Tyne Pedestrian and Cycle Tunnels

These remain in situ, though I think they may have been replaced with newer models.

The works have also retained the ugly, but probably historically relevant, fish sculpture outside the northern rotunda.

All things considered, I think this is a good job. It’s disappointing that two historic escalators have been ripped out and two turned into staircases, but it is probably unreasonable to expect 70-year-old machinery of this type to keep on working forever.

The difference in the feeling of the tunnels is night and day. They now feel bright and welcoming, and the modernisation hasn’t sacrificed the essence of the tunnels. From the care taken over the retention and repair of the tilework to the way that the historic painted signage has been kept and restored, this has clearly been a project on which respect and love for the craftsmanship of the original workers has not been in short supply.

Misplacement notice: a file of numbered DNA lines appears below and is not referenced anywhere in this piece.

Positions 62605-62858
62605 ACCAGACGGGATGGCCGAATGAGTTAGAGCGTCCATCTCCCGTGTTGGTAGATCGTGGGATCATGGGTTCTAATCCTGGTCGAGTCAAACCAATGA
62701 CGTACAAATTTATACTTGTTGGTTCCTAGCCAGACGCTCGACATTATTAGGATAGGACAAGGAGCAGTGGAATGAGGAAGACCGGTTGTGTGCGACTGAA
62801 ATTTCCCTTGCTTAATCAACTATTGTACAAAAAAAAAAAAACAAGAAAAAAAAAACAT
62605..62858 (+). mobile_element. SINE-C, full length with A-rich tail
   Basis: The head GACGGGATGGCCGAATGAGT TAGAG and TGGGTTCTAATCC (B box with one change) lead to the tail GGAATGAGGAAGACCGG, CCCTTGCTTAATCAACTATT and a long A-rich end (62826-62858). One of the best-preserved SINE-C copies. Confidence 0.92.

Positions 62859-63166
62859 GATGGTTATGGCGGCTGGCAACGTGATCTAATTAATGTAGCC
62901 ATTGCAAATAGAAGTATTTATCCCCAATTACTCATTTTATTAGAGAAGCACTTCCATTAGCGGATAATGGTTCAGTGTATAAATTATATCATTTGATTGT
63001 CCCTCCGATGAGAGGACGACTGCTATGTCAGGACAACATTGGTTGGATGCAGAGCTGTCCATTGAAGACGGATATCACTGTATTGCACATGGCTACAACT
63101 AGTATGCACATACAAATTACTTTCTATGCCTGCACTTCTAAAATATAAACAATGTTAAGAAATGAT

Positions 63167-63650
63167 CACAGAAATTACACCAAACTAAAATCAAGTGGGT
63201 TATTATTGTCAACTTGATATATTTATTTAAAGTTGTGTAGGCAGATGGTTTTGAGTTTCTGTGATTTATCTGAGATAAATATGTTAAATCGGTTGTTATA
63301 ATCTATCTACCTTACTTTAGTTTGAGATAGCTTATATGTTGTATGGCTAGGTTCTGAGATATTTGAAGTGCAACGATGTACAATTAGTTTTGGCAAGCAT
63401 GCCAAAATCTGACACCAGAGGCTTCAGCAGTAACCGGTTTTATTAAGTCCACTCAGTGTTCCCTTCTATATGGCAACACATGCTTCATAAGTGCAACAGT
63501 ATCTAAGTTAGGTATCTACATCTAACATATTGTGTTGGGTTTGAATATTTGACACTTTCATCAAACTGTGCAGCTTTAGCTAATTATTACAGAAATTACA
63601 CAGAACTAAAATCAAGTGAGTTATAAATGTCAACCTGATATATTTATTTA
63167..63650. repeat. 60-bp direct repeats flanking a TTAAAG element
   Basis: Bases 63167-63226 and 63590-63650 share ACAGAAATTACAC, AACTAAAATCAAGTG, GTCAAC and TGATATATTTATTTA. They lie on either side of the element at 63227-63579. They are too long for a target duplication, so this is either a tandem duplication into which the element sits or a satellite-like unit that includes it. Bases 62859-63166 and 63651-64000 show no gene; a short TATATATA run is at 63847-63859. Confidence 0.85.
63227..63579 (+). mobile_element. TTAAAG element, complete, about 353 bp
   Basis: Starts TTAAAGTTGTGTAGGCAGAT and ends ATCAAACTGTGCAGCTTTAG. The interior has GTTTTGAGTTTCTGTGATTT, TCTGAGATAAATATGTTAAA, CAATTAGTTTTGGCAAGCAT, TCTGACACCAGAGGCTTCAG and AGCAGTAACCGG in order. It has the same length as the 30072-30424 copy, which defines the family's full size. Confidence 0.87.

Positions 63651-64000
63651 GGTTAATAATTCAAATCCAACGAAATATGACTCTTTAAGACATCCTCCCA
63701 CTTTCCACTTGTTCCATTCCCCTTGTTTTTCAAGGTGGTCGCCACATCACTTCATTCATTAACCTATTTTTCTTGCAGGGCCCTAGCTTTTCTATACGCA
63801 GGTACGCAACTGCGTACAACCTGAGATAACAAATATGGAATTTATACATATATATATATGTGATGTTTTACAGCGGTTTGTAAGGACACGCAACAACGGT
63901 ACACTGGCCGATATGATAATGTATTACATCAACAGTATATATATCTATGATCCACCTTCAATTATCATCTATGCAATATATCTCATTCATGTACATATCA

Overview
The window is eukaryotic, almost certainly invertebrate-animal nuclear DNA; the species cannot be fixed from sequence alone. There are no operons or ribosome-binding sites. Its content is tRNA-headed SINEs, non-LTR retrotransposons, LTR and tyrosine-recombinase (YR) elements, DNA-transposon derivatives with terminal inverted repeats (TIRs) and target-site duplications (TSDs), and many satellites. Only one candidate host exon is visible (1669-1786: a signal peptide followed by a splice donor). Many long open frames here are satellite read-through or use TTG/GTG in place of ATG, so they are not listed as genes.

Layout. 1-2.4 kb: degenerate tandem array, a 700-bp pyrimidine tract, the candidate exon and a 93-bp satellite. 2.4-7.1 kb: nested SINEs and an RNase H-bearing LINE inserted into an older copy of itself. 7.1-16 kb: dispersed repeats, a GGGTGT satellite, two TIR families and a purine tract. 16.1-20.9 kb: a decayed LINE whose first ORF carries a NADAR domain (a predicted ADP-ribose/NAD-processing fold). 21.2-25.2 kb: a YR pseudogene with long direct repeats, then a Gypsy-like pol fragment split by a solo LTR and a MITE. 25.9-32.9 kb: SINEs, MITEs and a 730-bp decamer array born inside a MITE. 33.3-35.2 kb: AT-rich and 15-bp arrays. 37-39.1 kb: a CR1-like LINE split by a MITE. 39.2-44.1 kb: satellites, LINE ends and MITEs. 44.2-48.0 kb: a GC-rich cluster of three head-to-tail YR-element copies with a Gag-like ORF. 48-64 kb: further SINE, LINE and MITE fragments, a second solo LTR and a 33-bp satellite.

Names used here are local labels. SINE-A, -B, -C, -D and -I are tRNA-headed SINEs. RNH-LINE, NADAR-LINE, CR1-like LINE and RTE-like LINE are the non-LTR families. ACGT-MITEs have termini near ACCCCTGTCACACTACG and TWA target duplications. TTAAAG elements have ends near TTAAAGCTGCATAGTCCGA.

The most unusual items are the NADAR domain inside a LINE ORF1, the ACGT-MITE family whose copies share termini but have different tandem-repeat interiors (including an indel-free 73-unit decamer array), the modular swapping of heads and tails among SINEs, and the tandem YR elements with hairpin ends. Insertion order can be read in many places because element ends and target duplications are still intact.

Of course, it’s a shame that circumstances dictated that the restoration took so much longer than planned at such an increased cost. I hope that they get back to being continuously open soon enough, and that the restricted hours “until further notice” doesn’t turn into permanently restricted hours. I hope, too, that the inclined lifts enter service in the not too distant future.

But, overall, I’m left with the impression that this was an elegant and sensitive restoration of a mighty piece of civil engineering beneath a historic and beautiful river.

This post was filed under: Miscellaneous, Travel, , , .

A flying visit to Copenhagen

As snobbish as it may sound, I’m not typically a RyanAir kind of person: I prefer the sort of travelling where I’m treated with civility and allowed to relax with my own thoughts or a good book.

Yet I also love a bargain. When I saw a couple of weeks ago that RyanAir had sub-£20 fares available from Edinburgh to Copenhagen for a weekend when Wendy was on nights, I found it impossible to resist. Living in Newcastle, I had actually never flown from Edinburgh before. However, Wendy and I had been re-routed there once when an inbound flight from a weekend trip was cancelled, and it had seemed remarkably straightforward to transfer from airport to East Coast Mainline and home, and I assumed that would work almost as smoothly in reverse. The assumption proved accurate, and so last weekend, I found myself aurally assaulted by fanfares, exhortations to buy scratchcards and special offers on cheap perfumes as I jetted across the North Sea.